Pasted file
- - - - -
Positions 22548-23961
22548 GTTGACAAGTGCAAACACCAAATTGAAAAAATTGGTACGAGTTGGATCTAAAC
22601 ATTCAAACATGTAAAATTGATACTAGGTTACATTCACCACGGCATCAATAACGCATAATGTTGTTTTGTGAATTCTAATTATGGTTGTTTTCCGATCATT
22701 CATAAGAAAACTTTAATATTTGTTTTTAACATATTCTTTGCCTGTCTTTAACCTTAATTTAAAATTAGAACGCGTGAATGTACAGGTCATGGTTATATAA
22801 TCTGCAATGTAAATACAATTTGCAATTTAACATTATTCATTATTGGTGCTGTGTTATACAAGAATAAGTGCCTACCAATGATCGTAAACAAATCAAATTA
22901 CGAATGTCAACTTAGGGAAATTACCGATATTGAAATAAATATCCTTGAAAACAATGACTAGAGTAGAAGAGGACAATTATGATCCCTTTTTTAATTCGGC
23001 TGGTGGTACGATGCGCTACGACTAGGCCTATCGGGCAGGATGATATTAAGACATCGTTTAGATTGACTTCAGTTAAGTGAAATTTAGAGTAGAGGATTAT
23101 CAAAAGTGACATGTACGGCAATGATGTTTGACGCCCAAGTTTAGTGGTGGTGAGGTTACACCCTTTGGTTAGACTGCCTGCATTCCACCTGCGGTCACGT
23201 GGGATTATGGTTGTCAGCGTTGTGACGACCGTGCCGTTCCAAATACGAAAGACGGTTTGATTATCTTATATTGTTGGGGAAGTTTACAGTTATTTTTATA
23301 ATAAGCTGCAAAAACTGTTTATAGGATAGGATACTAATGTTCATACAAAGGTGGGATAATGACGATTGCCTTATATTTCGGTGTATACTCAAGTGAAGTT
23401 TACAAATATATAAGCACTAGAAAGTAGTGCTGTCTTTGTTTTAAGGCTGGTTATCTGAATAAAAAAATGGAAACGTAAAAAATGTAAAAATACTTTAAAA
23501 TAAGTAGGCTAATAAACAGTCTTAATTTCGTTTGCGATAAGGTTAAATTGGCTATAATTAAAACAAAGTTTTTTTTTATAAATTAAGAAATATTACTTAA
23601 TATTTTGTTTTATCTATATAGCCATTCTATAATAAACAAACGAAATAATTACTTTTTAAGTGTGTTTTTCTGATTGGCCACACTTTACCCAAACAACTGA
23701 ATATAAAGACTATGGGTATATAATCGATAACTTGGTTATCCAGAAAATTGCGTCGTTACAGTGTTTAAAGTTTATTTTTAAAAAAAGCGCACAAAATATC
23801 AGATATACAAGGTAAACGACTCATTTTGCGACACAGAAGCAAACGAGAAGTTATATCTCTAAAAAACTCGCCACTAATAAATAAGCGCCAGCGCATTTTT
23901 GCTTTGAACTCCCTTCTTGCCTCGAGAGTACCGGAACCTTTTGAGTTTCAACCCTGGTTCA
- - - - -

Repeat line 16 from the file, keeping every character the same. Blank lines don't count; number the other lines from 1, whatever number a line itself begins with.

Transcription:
23901 GCTTTGAACTCCCTTCTTGCCTCGAGAGTACCGGAACCTTTTGAGTTTCAACCCTGGTTCA